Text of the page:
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"A high-current hydrogel generator with engineered mechanoionic asymmetry", a paper in Nature Communications

Professor Lizhi Xu of the Department of Mechanical Engineering and his team worked on the research for the topic “A high-current hydrogel generator with engineered mechanoionic asymmetry”. The research findings were recently published in Nature Communications on February 19, 2024.

Details of the publication:

A high-current hydrogel generator with engineered mechanoionic asymmetry

Hongzhen Liu, Xianglin Ji, Zihao Guo, Xi Wei, Jinchen Fan, Peng Shi, Xiong Pu, Feng Gong, Lizhi Xu, article in Nature Communications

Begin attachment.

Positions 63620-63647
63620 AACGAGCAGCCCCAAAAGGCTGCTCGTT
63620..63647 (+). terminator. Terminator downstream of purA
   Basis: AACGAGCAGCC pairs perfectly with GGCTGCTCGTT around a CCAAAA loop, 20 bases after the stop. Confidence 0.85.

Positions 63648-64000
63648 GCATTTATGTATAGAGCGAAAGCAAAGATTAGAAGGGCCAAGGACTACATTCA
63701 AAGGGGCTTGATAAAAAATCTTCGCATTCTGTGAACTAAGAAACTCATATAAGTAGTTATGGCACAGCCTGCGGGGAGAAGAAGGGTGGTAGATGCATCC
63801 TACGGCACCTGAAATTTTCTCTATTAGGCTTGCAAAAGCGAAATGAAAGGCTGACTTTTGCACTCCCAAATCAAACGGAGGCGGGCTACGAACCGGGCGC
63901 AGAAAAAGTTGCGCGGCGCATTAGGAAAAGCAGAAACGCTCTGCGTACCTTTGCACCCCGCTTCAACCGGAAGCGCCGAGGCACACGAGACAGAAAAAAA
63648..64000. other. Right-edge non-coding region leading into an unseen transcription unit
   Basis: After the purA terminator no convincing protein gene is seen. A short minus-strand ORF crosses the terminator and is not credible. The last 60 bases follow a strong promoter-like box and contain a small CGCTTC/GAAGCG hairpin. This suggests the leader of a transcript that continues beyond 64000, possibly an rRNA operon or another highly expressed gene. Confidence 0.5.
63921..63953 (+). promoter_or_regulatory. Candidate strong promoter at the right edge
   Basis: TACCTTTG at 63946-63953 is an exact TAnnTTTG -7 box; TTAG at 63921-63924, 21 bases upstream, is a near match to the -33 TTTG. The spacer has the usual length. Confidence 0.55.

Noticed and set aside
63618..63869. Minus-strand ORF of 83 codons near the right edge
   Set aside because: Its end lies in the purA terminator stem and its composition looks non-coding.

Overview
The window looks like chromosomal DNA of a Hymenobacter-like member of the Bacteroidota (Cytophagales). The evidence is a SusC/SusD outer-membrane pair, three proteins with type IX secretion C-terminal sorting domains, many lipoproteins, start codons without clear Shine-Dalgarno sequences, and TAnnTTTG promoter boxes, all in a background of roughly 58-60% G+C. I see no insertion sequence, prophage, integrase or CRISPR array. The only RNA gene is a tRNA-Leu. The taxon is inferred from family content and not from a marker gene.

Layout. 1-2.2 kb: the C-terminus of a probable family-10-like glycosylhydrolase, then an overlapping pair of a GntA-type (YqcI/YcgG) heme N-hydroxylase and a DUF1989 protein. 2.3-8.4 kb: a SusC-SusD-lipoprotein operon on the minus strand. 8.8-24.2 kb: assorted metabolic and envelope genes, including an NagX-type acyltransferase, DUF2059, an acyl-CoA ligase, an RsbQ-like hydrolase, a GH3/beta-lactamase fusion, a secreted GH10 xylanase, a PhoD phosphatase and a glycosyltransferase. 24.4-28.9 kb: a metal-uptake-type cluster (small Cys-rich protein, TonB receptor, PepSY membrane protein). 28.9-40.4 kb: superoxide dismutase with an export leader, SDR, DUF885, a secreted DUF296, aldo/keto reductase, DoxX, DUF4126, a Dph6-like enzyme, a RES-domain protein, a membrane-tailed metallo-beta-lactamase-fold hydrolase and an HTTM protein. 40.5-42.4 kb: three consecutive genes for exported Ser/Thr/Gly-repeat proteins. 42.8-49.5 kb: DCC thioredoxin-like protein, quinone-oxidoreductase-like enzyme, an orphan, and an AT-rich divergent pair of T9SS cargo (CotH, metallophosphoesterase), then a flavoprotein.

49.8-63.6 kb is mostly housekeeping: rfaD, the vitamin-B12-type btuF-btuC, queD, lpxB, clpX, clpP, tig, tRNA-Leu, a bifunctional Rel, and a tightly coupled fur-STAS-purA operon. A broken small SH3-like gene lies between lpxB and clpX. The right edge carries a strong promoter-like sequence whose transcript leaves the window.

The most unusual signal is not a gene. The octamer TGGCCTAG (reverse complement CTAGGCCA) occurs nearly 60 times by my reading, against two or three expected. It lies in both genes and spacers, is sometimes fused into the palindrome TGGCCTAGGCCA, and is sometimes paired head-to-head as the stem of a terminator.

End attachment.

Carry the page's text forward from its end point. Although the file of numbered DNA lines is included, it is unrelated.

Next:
Mechanoelectrical energy conversion is a potential solution for the power supply of miniaturized wearable and implantable systems; yet it remains challenging due to limited current output when exploiting low-frequency motions with soft devices. We report a design of a hydrogel generator with mechanoionic current generation amplified by orders of magnitudes with engineered structural and chemical asymmetry. Under compressive loading, relief structures in the hydrogel intensify net ion fluxes induced by deformation gradient, which synergize with asymmetric ion adsorption characteristics of the electrodes and distinct diffusivity of cations and anions in the hydrogel matrix. This engineered mechanoionic process can yield 4 mA (5.5 A m−2) of peak current under cyclic compression of 80 kPa applied at 0.1 Hz, with the transferred charge reaching up to 916 mC m−2 per cycle. The high current output of this miniaturized hydrogel generator is beneficial for the powering of wearable devices, as exemplified by a controlled drug-releasing system for wound healing. The demonstrated mechanisms for amplifying mechanoionic effect will enable further designs for a variety of self-powered biomedical systems.

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